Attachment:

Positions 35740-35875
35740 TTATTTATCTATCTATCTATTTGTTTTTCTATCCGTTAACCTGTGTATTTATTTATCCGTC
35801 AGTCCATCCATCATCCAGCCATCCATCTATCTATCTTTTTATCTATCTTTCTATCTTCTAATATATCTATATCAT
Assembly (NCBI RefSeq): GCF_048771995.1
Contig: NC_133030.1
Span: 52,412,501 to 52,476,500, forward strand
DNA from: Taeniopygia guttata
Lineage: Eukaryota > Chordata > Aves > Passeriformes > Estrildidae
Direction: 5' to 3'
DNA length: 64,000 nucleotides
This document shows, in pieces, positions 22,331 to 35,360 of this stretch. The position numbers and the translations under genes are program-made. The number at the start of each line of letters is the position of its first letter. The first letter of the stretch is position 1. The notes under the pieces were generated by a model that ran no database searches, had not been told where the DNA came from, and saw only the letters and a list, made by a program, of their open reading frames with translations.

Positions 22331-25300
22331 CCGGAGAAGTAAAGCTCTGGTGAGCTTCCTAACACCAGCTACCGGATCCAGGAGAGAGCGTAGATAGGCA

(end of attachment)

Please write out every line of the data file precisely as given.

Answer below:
Positions 35740-35875
35740 TTATTTATCTATCTATCTATTTGTTTTTCTATCCGTTAACCTGTGTATTTATTTATCCGTC
35801 AGTCCATCCATCATCCAGCCATCCATCTATCTATCTTTTTATCTATCTTTCTATCTTCTAATATATCTATATCAT
Assembly (NCBI RefSeq): GCF_048771995.1
Contig: NC_133030.1
Span: 52,412,501 to 52,476,500, forward strand
DNA from: Taeniopygia guttata
Lineage: Eukaryota > Chordata > Aves > Passeriformes > Estrildidae
Direction: 5' to 3'
DNA length: 64,000 nucleotides
This document shows, in pieces, positions 22,331 to 35,360 of this stretch. The position numbers and the translations under genes are program-made. The number at the start of each line of letters is the position of its first letter. The first letter of the stretch is position 1. The notes under the pieces were generated by a model that ran no database searches, had not been told where the DNA came from, and saw only the letters and a list, made by a program, of their open reading frames with translations.

Positions 22331-25300
22331 CCGGAGAAGTAAAGCTCTGGTGAGCTTCCTAACACCAGCTACCGGATCCAGGAGAGAGCGTAGATAGGCA